This afternoon, I sat across the table from three leaders of a non-profit organization that my marketing firm is donating work to. We typically donate a few jobs to nonprofits each year, and this particular nonprofit was an excellent candidate for video marketing.

The executive director explained the barriers to the types of videos they’d like to produce,

See the main issue isn’t that we don’t do good work- we keep children out of foster care and keep families together!

She cited a statistic that helped me embrace their mission- only 4% of children who go into foster care in Kentucky graduate college.

The main issue is that our right wing donor-base freaks out if anything we do looks like assisting those on welfare, and frankly those are the families that need the most help, because they’re the ones who are addicted to drugs or using alcohol as a coping mechanism.

Welfare is a big deal. Children being dumped in a broken foster care system is a big deal too. Immigration is a huge deal. Children being separated from their parents is horrible. How did things get so polarized in our nation, and where did we lose our compassion for our sense of justice?

When Compassion Fails

“After this there was a feast of the Jews, and Jesus went up to Jerusalem.… One man was there who had been an invalid for thirty-eight years. When Jesus saw him lying there and knew that he had already been there a long time, he said to him, “Do you want to be healed?” The sick man answered him, “Sir, I have no one to put me into the pool when the water is stirred up, and while I am going another steps down before me.

Jesus healed people for two reasons: firstly, to display God’s power through himself (John 10:37-38) and secondly because He was filled with compassion for people (Mark 1:41).

When you read that passage, it may have slipped by you, but the man at the pool had been laying there for 38 years. 38 years of longing, 38 years of suffering and survival and calling out to friends to drag him to the pool on the off chance that a miracle would happen and he would be healed.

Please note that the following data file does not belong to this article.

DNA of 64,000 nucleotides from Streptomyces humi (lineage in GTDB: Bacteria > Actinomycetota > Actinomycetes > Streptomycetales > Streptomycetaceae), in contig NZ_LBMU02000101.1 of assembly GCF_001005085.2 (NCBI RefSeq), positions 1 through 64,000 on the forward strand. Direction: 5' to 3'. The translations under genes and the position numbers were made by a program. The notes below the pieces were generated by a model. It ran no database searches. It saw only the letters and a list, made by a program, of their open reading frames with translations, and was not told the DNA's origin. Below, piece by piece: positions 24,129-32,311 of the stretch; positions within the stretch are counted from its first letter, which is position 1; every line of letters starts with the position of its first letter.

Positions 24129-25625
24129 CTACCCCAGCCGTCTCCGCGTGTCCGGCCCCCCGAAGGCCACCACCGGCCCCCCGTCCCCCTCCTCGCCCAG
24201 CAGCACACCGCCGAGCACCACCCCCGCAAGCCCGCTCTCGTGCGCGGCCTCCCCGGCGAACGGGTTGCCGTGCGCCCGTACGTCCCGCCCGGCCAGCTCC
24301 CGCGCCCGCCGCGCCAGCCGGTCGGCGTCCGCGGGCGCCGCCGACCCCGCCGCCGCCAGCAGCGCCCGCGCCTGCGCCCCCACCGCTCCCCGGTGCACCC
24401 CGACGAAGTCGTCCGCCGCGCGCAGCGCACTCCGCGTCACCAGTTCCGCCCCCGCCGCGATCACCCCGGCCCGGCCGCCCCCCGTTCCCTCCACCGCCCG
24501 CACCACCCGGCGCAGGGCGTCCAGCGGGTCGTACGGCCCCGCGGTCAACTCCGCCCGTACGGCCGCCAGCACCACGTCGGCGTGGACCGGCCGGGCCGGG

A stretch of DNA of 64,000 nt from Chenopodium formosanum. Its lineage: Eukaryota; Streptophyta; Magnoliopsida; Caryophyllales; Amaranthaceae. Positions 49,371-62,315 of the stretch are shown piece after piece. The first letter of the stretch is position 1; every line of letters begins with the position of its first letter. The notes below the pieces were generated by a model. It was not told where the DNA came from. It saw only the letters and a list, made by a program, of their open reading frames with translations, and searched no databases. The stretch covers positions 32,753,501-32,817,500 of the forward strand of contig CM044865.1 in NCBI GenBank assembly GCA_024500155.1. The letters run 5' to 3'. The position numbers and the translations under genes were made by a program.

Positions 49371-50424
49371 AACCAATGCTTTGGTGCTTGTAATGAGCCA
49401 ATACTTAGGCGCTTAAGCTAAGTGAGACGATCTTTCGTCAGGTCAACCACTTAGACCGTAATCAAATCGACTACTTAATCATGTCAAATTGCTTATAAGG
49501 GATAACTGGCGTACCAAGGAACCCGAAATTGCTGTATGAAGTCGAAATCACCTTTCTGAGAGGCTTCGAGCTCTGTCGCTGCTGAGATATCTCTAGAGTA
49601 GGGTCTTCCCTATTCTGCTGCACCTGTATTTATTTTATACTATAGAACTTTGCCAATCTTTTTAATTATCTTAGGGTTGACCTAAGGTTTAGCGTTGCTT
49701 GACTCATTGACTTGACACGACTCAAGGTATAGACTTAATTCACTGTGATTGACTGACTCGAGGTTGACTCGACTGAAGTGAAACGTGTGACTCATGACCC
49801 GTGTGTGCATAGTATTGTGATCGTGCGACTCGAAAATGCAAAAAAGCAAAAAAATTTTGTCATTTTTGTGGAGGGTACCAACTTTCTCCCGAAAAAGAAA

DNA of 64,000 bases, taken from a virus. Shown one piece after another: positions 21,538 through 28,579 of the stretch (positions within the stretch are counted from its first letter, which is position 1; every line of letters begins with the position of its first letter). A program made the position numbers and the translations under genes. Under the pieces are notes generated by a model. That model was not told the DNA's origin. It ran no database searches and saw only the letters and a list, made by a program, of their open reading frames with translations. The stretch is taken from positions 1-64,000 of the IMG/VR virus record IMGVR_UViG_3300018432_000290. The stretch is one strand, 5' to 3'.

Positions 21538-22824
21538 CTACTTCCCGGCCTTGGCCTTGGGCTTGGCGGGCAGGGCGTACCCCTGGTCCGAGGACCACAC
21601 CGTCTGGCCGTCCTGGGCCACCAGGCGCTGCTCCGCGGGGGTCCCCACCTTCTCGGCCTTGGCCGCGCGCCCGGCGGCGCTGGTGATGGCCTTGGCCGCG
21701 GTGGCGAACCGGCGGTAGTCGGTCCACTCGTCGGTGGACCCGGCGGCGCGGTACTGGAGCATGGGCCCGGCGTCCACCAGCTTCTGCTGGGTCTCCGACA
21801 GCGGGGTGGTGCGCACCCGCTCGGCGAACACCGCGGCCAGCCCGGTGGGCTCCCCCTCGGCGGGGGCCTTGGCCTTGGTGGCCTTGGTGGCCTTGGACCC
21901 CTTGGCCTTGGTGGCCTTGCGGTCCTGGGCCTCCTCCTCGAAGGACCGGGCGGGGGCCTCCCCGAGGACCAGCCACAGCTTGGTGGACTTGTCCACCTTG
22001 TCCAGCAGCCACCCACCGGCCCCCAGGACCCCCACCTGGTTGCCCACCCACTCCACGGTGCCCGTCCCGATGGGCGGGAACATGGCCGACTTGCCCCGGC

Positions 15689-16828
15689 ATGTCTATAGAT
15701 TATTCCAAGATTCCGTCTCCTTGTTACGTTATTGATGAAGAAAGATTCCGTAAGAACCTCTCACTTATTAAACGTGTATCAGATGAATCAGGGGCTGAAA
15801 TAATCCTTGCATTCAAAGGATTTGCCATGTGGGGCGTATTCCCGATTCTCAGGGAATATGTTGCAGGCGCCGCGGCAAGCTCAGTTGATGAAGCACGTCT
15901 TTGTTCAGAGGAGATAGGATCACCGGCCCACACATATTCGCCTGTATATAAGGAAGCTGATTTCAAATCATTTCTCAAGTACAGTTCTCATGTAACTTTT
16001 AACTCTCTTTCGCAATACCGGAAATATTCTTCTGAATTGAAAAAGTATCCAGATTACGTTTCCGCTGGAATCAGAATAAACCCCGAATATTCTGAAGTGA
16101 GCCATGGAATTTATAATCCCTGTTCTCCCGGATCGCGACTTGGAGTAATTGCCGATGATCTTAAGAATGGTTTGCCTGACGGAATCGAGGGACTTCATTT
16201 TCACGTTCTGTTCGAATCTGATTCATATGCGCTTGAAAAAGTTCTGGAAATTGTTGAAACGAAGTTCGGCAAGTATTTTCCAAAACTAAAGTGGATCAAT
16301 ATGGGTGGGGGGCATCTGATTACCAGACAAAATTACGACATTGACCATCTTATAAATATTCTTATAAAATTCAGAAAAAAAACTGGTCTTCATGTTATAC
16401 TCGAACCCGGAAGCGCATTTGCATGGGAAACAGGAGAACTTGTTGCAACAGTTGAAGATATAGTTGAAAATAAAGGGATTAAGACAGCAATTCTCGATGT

Jesus the God-man, reflects the nature of God and is filled with compassion for him. He is filled with compassion, suffering with this man- not just an emotional response of sympathy, but a desire to help and take action. And Jesus does take action.

“Jesus said to him, ‘Get up, take up your bed, and walk.‘ And at once the man was healed, and he took up his bed and walked.

Now that day was the Sabbath. So the Jews said to the man who had been healed, ‘It is the Sabbath, and it is not lawful for you to take up your bed.’… And this was why the Jews were persecuting Jesus, because he was doing these things on the Sabbath. But Jesus answered them, ‘My Father is working until now, and I am working.’” -John 5:1-17

When we read this passage, Jesus is breaking the cultural and religious law. The Jews established these laws to keep their right standing with God, and this impostor, Jesus, has the gall to upset their system and heal someone on the Sabbath! Where Jesus is filled with compassion, the Jews are only filled with legalism. Where Jesus seeks to extend mercy, the Jews seek to attack those who upset the system.

Jesus says this to the religious who have lost their way in legalism. You are the children of the devil. You aren’t even saved.

By this it is evident who are the children of God, and who are the children of the devil: whoever does not practice righteousness is not of God, nor is the one who does not love his brother.” -1 John 3:10

John Piper puts it this way,

This doesn’t mean that acts of love are how we get right with God. No, the Bible is clear again and again as Ephesians 2:8-9 says, “By grace you have been saved through faith. And this is not your own doing; it is the gift of God, not of works.” No, when the Bible says that we are saved by faith but that we must love people in order to finally be saved, it means that faith in God’s promises must be so real that the love it produces proves the reality of the faith.

So, love for others is a condition of future grace in the sense that it confirms that the primary condition, faith, is genuine. We could call love for others a secondary condition, which confirms the authenticity of the primary and essential condition of faith which alone unites us to Christ, and receives his power.

As I’ve grappled with these polarizing issues that seem to be happening on a daily basis, I think I’ve found the main issue: the evangelical right is no longer a Christian constituent. Real Christians are struggling to find their place in the U.S. political system.

The Demographic Just Doesn’t Fit the Term

After the 2016 election, I knew there were bigger issues in the evangelical right than just a public perception problem, but there were hints of something wrong, long before then. 

In 2010, statistics started floating around that Christians divorced at the same rate or higher than nonchristians. When examined closely, these rates did indeed seem to be correct, with protestants divorcing at nearly 20% higher rates than nonchristians. But the problem wasn’t with the polling questions, but rather with the terminology used.